September 5, 2017 at 3:32 p.m.

Low cost parlors often more profitable than tiestall barns

By by Kelli Boylen- | Comments: 0 | Leave a comment

POSTVILLE, Iowa -   ISU Extension Dairy Specialist Larry Tranel said many dairy producers believe they can't afford a parlor.
"They really need to understand how high the cost of milking in a stall barn really is," he said.
Tranel said milking in a low cost parlor versus a stall barn (tiestall or stanchion) can mean tripling the efficiency of labor, which translates into significant differences in farm profitability between milking systems.
Tranel, along with fellow ISU Dairy Specialist Jenn Bentley, presented information earlier this month about the economics of low cost parlors (LCP).
Producers milking in stall barns or antiquated parlors average 25 cows milked per person per hour. In comparison, in a well-designed parlor, producers are milking up to 75 cows per person per hour. Those figures do not include the physical strain of milking in a tiestall or stanchion barn.
Tranel said producers averaging less than 45 cows per hour should consider a low cost parlor to improve efficiency.
Tranel compared the cost per hundredweight for milking cows in different systems. The cost (including annual capital and labor costs) for a tiestall or stanchion barn averages $1.62, compared to $.87 for a low cost parlor.
"I don't know of anyone who said they would go back [to a stall barn]," Tranel said. "The comment we hear the most after people put these in is, 'I wish we had done this sooner.'"
Tranel outlined an economic breakdown of installing a low cost parlor with an 80-cow herd. The calculations look at everything from changes in utility cost to changes in milk quality. The calculations use an average milk production of 65 pounds, $18 per hundredweight of milk and 5.5 percent interest.
When transitioning to a low cost parlor, production per cow is estimated to increase 6.5 pounds, or about 10 percent. Although some of this increase could possibly be due to the milking facilities, it is likely often due to higher cow comfort in new housing facilities built at the same time. Somatic cell count typically goes down 20 percent with the changes in cow housing as well.
Cull rates typically go down a little, with less cows getting hurt in a freestall/ parlor setup versus a stall barn. Electrical costs are expected to decrease about $8 per cow due to the parlor versus stall barn milking.
"With all these variable input, the net financial impact of the low cost parlor relative to the currently system is $16,620," Tranel said. "If a value to quality of life is added at $23,818 and a value for other profits opportunity is added at $5,000 annual, the total value of modernizing to a milking parlor is $44,438.
"In essence, even with building cow housing and manure storage, low cost parlors can create great financial impact and rid farms of a huge labor bottleneck."
When cash flow implications are calculated, amounts can vary greatly depending on the labor that was paid or unpaid. Overall, Tranel calculated an average cash flow change of a positive $3,121.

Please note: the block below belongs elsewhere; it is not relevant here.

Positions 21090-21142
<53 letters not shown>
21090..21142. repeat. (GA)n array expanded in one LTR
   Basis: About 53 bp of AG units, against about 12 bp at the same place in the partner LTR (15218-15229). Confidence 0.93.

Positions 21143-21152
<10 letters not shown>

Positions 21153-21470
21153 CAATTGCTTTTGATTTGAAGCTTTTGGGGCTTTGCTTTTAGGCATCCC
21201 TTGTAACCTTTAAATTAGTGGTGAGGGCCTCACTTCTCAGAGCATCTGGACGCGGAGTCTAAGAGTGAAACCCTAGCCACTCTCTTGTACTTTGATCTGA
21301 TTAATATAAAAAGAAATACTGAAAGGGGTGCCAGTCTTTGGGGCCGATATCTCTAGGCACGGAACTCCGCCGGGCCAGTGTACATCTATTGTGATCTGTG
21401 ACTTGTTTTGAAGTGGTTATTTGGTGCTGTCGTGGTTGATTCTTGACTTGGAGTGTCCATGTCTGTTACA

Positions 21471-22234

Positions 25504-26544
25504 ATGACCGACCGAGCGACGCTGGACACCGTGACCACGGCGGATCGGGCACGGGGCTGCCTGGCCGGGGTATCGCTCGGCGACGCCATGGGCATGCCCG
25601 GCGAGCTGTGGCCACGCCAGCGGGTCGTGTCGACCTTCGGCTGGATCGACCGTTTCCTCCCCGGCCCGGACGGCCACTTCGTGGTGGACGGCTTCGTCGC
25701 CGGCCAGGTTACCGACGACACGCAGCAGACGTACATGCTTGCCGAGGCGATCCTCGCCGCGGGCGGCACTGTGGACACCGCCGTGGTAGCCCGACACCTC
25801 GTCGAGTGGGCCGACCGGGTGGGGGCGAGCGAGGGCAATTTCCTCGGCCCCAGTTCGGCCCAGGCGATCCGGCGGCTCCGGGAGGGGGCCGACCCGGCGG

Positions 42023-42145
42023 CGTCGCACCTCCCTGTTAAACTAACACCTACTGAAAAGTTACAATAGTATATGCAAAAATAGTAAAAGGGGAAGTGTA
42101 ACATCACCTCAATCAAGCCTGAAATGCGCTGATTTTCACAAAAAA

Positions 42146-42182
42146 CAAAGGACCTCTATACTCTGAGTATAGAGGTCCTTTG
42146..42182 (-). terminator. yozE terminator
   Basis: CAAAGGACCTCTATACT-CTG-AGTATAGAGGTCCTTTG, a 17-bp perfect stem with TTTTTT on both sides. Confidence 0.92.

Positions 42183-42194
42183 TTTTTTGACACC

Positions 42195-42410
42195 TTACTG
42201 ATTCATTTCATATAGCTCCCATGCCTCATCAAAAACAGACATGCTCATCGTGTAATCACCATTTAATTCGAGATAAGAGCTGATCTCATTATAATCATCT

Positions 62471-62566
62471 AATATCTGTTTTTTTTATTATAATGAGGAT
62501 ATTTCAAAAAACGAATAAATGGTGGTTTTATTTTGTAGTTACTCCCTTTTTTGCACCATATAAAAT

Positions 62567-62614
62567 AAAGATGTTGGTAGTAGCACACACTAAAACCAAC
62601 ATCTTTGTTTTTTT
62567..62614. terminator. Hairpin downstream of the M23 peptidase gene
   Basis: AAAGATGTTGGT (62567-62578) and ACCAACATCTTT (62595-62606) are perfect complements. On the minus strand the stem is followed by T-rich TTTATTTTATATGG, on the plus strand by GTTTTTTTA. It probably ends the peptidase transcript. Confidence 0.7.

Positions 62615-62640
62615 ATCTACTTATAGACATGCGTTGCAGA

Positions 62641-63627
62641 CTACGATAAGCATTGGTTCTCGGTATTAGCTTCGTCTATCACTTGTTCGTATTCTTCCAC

Bentley reported on the recently conducted ISU Extension and Outreach survey of producers in Northeast Iowa who had installed low cost parlors on their farms.
Eighteen producers answered questions in an ISU Extension survey about low costs parlors. The average parlor was 8.2 years old and had swing units in a parabone style.
Herds averaged 73 cows before the LCP and 112 cows after, an increase of 54 percent, while milking labor decreased 27 percent. Manure handling time and feeding time decreased, while heat detection time increased. Overall, LCP and freestall set ups saved an average of almost two and a half hours a day, which is valued at more than $8,000 a year.
The average cows milked per person per hour increased from 24.5 to 47 with the implementation of a LCP. Some producers are able to achieve the goal of 70 cows per hour, including set up and clean up.
Milking labor costs per cow and per hundredweight were reduced by almost half with the installation of a LCP (from $1.83 to $.95 per hundredweight and $.98 to $.50 per cow).
Bentley reported the average cost for a low cost parlor was $56,919 (including parlor framework, added milking equipment, and a building shell if needed). The least expensive parlor was built for $8,500 after a barn fire.
She noted that a tiestall barn can often easily be converted to a low cost parlor.
Assuming a 15-year usable life for a low cost parlor, the payback is usually around six years.
Bentley said, in summary, "low cost parlors gave a positive quality of life, financial return and milking labor advantage over stall barns."
Tranel said small adaptations can really help the ergonomics of low cost parlors. For example, using a splash guard instead of a manure pan reduced the length of reach for the person milking and therefore reduces back strain. If the milking pit pitches away from the midline area  the farmer's toes point slightly downward, which can also reduce stress on the spine. Tranel and Bentley have many resources available for those looking to design low cost parlors on their farms.
This workshop and others like it are in part funded through a grant from the USDA Risk Management Center. After this meeting, the next step will be for Bentley, Tranel and their co-workers to meet with focus groups and individual farmers who would like assistance in learning more if automated milking systems or low cost parlors could work well on their farms. Contact your ISU Extension dairy specialist for more information. Visit: for more information on milking systems.[[In-content Ad]]


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